There’s a great exchange of dialogue between one of my favorite characters Petyr Baelish and the daughter of one of the Lords from a Great House. He asks her “do you want to be queen?” She answers “No. I want to be the queen.” For over a decade of her career, Nicki Minaj has fought to be and succeeded as the only one, the queen of rap. She’s dominated in a way no female rapper has before by amassing a formidable fanbase, platinum selling singles and albums and unmatched chart success.

The 90s were the hay day of female rap with the emergence of Foxy Brown, Da Brat, Eve, Missy Elliot, Remy Ma, Trina and of course the Queen Bee herself, Lil Kim. Kim’s reign as queen was in the presence and success of other female acts. But while Kim may have coined this term, Nicki Minaj is the one who took it into overdrive. Despite her unchallenged and long reigning success, Nicki serves as the perfect example of the hurdle female rappers face to gain respect. Why is she not seen as a great rapper not just a great female rapper, considering how much she’s achieved? The conversation is always where she fits among her female counterparts but not against her male peers. You could argue it’s down to taste, but I’m skeptical to think a male rapper with the same resume wouldn’t be thought of as one the greats.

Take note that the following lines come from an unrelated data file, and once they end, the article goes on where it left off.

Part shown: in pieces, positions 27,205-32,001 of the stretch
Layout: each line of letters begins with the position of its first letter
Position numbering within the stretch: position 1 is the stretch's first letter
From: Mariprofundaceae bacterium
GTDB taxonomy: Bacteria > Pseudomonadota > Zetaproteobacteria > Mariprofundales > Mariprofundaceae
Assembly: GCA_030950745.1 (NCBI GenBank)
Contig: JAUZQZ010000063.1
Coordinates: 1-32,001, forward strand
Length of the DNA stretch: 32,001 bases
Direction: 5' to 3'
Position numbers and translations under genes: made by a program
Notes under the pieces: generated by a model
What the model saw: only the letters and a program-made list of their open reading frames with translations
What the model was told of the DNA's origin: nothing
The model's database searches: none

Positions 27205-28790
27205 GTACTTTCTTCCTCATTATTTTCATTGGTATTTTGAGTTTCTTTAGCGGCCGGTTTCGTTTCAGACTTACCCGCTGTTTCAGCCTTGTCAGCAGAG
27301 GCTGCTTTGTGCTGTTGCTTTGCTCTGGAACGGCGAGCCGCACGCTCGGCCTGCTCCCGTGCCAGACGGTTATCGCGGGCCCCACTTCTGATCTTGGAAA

If we look at the analogy of the Queen Bee it is metaphorically a woman who is the leader of the pack and completely dominant over others. The emergence of Nicki in 2010 and her subsequent rise and decade long autonomy, as not just a queen but the queen, meant that there haven’t been many competitors for her throne. Short for the meteoric rise and swift take down of Iggy Azealia, Cardi B is the first real presence of another female rapper who commands just as much attention and star power as Nicki.

To pit one rapper against another may not exclusively be a female phenomenon but there is something to be said about a new act like Cardi being propelled to a level where she’s immediately challenged to take down a veteran. Imagine if in his rookie year, Drake was inexplicably compared to Jay Z for no reason other than their gender. Stylistically, Nicki and Cardi could not be more divorced from the other and the constant pairing off of the two is as illogical as likening Lil Uzi to J. Cole or 21 Savage to Kendrick Lamar.

21st Century hip hop largely being a Boy’s Club with only one female rapper present has fostered an environment where Nicki and Cardi are simply not allowed to co-exist. In a world where 20 dreadlocked, lean sipping, face tatted male trappers can succeed without direct comparisons, it’s indicative of the culture of modern hip hop that limits female rap to one figurehead.  It is telling that Cardi has repeatedly made it clear that she is not coming for anyone’s crown and has set aside a specific lane in trap music for herself. She and Nicki have sworn up and down that there is no beef, but the culture is wired a certain way. Whether they have real conflict or not, the bias against female rap dictates that when the worker bees no longer deem you useful, you are to be disposed of in order to make way for a new queen.